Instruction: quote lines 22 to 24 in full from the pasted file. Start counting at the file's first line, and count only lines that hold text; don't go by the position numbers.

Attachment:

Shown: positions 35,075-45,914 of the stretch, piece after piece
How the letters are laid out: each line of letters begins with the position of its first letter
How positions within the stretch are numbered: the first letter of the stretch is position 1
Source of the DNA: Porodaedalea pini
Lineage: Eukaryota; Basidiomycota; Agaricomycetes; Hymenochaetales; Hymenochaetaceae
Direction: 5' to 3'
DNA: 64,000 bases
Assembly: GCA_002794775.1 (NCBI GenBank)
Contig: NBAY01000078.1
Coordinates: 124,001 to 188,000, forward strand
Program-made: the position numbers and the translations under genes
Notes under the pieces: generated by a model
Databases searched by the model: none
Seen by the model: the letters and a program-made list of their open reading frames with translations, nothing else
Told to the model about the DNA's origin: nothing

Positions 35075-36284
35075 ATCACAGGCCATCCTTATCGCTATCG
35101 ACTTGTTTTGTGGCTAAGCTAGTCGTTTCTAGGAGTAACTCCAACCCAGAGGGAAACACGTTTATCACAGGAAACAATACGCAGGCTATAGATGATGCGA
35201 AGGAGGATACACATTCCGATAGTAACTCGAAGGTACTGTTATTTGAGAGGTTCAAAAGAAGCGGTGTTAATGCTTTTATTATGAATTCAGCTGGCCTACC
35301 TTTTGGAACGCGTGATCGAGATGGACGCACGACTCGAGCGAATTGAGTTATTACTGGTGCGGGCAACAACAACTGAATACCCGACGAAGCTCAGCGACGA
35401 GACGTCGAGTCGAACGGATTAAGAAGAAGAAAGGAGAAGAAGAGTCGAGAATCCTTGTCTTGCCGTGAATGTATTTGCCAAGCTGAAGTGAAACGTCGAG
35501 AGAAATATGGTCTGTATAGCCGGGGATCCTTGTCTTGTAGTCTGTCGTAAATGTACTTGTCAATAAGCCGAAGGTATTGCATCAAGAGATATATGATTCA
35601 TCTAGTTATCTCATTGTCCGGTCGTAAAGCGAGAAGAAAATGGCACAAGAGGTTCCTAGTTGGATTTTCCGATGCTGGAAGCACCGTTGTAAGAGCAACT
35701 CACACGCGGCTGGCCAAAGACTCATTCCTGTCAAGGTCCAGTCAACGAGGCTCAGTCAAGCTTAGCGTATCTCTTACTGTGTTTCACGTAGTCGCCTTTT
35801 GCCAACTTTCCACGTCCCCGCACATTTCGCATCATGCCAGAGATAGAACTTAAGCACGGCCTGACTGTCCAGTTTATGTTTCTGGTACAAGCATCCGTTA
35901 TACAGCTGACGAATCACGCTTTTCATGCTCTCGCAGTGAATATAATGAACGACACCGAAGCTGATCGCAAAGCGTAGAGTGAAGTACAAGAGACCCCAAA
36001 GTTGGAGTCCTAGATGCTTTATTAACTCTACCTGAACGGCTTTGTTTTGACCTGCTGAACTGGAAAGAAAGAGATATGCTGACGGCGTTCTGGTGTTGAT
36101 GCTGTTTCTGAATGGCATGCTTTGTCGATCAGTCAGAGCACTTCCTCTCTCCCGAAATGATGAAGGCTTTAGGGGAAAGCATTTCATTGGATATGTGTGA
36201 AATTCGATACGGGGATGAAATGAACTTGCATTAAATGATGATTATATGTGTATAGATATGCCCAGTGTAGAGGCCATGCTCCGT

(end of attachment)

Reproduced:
35501 AGAAATATGGTCTGTATAGCCGGGGATCCTTGTCTTGTAGTCTGTCGTAAATGTACTTGTCAATAAGCCGAAGGTATTGCATCAAGAGATATATGATTCA
35601 TCTAGTTATCTCATTGTCCGGTCGTAAAGCGAGAAGAAAATGGCACAAGAGGTTCCTAGTTGGATTTTCCGATGCTGGAAGCACCGTTGTAAGAGCAACT
35701 CACACGCGGCTGGCCAAAGACTCATTCCTGTCAAGGTCCAGTCAACGAGGCTCAGTCAAGCTTAGCGTATCTCTTACTGTGTTTCACGTAGTCGCCTTTT